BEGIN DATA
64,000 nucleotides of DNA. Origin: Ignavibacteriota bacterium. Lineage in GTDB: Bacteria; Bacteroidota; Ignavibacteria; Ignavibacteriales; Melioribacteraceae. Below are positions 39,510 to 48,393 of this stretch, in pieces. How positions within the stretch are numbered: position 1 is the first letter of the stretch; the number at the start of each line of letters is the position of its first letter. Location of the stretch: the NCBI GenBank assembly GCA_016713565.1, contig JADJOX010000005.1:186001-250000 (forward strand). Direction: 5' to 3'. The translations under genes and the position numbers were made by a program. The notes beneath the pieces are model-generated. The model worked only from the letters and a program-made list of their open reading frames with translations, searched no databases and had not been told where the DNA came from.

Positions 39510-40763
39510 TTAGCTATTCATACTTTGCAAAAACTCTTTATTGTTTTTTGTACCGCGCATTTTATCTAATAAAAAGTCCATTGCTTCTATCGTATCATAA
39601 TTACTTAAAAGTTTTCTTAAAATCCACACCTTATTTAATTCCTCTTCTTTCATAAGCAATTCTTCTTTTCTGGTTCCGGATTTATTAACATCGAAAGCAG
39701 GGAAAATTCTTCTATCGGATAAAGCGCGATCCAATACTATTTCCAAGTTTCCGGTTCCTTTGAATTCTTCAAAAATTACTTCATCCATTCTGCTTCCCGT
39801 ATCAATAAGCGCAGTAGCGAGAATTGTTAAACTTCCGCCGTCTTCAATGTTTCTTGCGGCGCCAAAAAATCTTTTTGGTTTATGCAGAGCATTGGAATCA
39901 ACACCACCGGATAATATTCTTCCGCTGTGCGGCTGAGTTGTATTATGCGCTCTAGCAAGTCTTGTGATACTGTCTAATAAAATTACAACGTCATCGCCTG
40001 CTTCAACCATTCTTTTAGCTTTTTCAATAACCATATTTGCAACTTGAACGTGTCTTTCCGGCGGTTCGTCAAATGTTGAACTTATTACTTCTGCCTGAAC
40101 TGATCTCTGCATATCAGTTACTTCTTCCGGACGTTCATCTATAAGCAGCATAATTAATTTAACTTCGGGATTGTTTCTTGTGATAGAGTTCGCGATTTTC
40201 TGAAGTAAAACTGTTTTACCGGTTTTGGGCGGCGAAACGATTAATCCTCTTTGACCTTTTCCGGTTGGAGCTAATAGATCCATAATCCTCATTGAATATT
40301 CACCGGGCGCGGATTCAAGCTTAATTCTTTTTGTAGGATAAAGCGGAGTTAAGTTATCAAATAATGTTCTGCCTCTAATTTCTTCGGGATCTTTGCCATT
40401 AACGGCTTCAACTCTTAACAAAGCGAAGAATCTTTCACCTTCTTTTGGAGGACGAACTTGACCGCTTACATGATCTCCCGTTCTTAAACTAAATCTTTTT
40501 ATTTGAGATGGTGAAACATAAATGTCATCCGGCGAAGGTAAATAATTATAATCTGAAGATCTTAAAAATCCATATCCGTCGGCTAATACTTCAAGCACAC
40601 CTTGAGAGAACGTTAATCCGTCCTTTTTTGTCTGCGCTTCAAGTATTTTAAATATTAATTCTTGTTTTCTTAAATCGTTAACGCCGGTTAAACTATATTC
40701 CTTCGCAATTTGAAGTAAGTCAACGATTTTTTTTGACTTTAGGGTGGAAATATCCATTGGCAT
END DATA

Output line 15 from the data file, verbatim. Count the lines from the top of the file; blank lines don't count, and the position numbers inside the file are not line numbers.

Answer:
40701 CTTCGCAATTTGAAGTAAGTCAACGATTTTTTTTGACTTTAGGGTGGAAATATCCATTGGCAT